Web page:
regime -- i don't know what is happening on the side of the states, but they also said that lined the u.s. other wikileaks diplomatic cables now on wikileaks a detail that. you know, it's either this regime or the muslim brotherhood so yeah, i think that is sort of have -- that was the narrative that was being used. >> i mean, there is sort of a reality fact they're here. when i speak to egyptians and yasmine is there so she can confirm or disprove, but they are worried about an islamic takeover. i mean, the sadness is that many of the young revolutionaries we all salama but in the beginning happens if that way today risen to the challenge. inside you have a very organized
force. the muslim brotherhood which has working mother methodically so it's not some sort of fantasy possibility. it is a real possibility. and i'm not sure that many egyptians would particularly like it appeared somewhat, but those women who don't want to cover their hair, for example, may not really welcome, you know, a strict islamic regime. but one has to be realistic. one has to look at what is unfolding day by day i think. >> yeah, one concern i might have is talking about egyptians. i mean, as we have learned from his revolutions come you know, we are talking about most popular arab country, 85 million people. i think it a bit of an exaggeration to say egyptians. >> but then how are we supposed to talk about them? is egypt. >> i think our people concerning countries such as egypt, libya, education and other arabic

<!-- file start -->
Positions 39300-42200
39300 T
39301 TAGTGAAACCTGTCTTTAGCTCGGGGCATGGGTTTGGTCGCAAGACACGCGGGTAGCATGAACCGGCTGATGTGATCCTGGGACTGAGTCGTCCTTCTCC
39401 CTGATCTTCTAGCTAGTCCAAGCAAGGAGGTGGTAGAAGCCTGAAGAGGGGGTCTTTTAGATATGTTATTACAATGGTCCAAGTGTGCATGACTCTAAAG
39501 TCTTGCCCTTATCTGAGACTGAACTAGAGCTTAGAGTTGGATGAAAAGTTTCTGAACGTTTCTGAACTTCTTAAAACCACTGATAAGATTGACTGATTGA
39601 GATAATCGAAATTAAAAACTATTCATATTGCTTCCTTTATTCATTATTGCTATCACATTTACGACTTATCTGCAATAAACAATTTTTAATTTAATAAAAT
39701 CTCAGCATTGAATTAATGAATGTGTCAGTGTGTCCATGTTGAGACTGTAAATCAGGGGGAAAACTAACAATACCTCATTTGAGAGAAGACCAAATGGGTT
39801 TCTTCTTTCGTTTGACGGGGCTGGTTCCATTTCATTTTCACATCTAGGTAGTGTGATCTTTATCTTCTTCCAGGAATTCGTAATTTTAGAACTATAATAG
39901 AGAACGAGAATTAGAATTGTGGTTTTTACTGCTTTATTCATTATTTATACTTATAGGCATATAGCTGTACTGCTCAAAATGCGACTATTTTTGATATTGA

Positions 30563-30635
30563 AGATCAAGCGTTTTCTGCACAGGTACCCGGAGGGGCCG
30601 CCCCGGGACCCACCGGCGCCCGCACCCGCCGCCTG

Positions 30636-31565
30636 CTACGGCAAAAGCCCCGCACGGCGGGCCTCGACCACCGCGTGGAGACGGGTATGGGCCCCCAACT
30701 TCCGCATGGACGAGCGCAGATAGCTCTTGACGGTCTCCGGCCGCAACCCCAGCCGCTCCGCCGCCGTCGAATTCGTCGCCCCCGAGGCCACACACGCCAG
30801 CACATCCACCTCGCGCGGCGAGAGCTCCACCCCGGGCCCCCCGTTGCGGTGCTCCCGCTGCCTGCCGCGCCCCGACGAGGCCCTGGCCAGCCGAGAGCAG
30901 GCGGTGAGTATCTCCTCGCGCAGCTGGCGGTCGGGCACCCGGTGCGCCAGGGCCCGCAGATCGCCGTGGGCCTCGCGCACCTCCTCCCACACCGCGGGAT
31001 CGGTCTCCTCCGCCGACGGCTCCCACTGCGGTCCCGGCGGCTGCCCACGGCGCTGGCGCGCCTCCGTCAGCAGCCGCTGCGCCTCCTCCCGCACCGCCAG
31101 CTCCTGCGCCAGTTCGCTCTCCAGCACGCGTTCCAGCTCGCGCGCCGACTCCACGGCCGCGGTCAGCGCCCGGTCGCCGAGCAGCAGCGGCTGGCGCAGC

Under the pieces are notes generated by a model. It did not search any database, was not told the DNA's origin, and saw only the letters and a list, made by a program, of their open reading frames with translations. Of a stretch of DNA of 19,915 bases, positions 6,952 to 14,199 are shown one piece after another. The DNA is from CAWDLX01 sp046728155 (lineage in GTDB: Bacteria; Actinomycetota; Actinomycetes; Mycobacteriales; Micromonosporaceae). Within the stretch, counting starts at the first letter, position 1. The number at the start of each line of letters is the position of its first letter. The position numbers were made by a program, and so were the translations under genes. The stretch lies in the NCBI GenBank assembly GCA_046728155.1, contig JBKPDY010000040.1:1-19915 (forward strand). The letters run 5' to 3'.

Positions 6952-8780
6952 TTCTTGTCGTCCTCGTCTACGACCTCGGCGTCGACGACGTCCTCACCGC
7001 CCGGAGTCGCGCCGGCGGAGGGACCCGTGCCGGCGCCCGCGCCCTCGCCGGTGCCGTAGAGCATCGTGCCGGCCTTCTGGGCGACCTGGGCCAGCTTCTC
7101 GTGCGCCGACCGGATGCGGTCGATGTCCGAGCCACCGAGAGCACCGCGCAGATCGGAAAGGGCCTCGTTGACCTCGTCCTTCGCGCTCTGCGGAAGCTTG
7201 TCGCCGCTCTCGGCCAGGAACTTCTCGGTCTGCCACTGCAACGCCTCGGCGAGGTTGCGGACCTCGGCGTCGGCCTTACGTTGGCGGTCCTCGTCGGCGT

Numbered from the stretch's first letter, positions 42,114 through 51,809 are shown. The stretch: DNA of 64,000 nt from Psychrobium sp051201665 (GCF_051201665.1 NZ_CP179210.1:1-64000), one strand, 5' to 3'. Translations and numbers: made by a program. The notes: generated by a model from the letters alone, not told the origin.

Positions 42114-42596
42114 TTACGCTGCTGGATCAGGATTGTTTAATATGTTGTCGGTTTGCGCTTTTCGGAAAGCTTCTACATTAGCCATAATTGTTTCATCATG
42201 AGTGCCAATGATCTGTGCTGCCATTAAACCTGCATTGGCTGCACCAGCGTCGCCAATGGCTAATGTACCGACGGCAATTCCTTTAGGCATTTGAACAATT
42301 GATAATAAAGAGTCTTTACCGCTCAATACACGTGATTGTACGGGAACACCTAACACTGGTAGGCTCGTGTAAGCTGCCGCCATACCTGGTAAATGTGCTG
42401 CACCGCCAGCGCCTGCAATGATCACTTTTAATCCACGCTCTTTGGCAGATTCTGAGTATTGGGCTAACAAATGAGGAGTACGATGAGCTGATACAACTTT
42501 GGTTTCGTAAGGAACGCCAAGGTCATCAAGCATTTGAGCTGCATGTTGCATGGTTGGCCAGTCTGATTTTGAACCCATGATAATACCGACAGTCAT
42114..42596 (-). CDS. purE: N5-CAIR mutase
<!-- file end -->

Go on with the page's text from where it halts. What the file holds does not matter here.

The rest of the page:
countries that if we are to have fair elections, that a conservative government will come in? is being either economically conservative are religiously conservative. of course, it is a sincere worry by many peoples hearts and i think that's normal. it's natural to have that. if we are to see what are the conditions that the best -- you know, excite extremists. those conditions i would argue exactly the readership. the dictatorship has been fantastic for the financing. it is the environment under which no other political resistance group could drive, except then. so if we are really worried about extremism, i would suggest